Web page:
There is information that should likely have been included in the methods. For fish processing: were the fish processed immediately on deck, fixed or frozen? Time of trawling was not mentioned, and there could be day-night effects since fish are deeper in the day. Fish sex was not mentioned as a factor although ovary size was prominently considered. The size ranges in the different size categories was never delineated. Taking pictures at different angles does not say the number of pictures or the specific angles.
The authors use some fancy statistics, which makes the results complex and difficult to follow. I may be doing them an injustice, but I would rather see a number of simple linear regressions using fish measurements rather than categories. Measurements of bladder length could be plotted against total length or bladder weight against fish weight separately for males and females, depth etc. This should allow linear regressions that could be compared simply with ANCOVA. Multiple regressions could be used in some cases such as weight and gonad weight in females. Such measurements would bypass problems with pressure affects and allow the authors to tell a simple story if there is one. Fig. 5 indicates a large variation within the sample, and the individual comparisons I suggest will hopefully reduce much of this variation and add to our knowledge of what happens to these fish with sex, gonad development, depth, etc.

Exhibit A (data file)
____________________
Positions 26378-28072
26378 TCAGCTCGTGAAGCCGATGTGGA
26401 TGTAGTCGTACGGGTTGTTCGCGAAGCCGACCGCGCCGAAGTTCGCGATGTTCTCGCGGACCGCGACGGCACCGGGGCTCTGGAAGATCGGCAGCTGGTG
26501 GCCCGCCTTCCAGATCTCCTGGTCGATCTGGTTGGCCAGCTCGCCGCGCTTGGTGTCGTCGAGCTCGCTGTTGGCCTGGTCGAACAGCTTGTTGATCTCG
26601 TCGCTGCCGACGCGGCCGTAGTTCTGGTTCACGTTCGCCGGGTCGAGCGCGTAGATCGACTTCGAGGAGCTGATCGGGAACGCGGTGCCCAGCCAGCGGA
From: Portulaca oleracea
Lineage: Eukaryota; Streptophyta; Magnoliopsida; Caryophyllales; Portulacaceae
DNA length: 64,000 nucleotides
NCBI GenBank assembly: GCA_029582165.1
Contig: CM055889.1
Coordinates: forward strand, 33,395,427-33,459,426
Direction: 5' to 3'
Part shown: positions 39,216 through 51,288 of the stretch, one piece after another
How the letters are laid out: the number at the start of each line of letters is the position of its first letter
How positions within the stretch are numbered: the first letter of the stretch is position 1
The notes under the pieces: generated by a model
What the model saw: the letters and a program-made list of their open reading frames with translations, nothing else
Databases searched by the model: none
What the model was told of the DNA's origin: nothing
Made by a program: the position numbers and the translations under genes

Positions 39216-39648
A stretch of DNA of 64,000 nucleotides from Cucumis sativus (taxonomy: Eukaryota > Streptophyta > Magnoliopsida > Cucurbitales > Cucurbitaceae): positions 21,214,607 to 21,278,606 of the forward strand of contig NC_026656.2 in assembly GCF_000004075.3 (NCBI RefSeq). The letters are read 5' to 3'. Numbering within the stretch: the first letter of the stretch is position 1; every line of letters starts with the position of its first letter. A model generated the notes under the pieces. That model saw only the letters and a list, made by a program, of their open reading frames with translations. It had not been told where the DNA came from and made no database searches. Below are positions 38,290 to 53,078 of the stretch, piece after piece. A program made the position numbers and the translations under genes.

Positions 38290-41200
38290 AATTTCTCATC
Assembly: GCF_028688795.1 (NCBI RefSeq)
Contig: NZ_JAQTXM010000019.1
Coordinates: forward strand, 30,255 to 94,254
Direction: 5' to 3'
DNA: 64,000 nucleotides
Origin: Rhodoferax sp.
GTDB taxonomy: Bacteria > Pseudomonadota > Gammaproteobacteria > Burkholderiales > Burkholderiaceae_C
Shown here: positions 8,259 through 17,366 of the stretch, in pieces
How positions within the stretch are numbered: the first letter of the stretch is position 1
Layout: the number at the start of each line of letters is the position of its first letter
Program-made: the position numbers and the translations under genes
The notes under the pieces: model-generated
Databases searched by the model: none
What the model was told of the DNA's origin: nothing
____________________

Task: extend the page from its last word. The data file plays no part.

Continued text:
Minor points
L. 23 Swimbladder gas affects the acousticolateralis system in clupeids and those with specific connections between the bladder and the ears (Yan et al. 2000), but it will not be important in most teleosts.
L. 34. The authors make it sound as if there is something wrong with measuring swimbladder volume directly. Just say that determining bladder shape requires morphological measurements.
L. 45. Opening is to the alimentary canal and then to the anus.
L. 47. Subtle should probably be subject to…, and diurnal, meaning day-active is misused. The correct word is diel.
L. 61. Methods for maturity, fat index and stomach fullness need to be detailed. Some of this is mentioned later. Please put it in one place.
L. 72, Specify angles.
L. 77. Delete “a total of” and “finally.”
L. 79. Delete the… in each of the aforementioned specimens… in more detail.. that were collected during the surveys. All of this is obvious.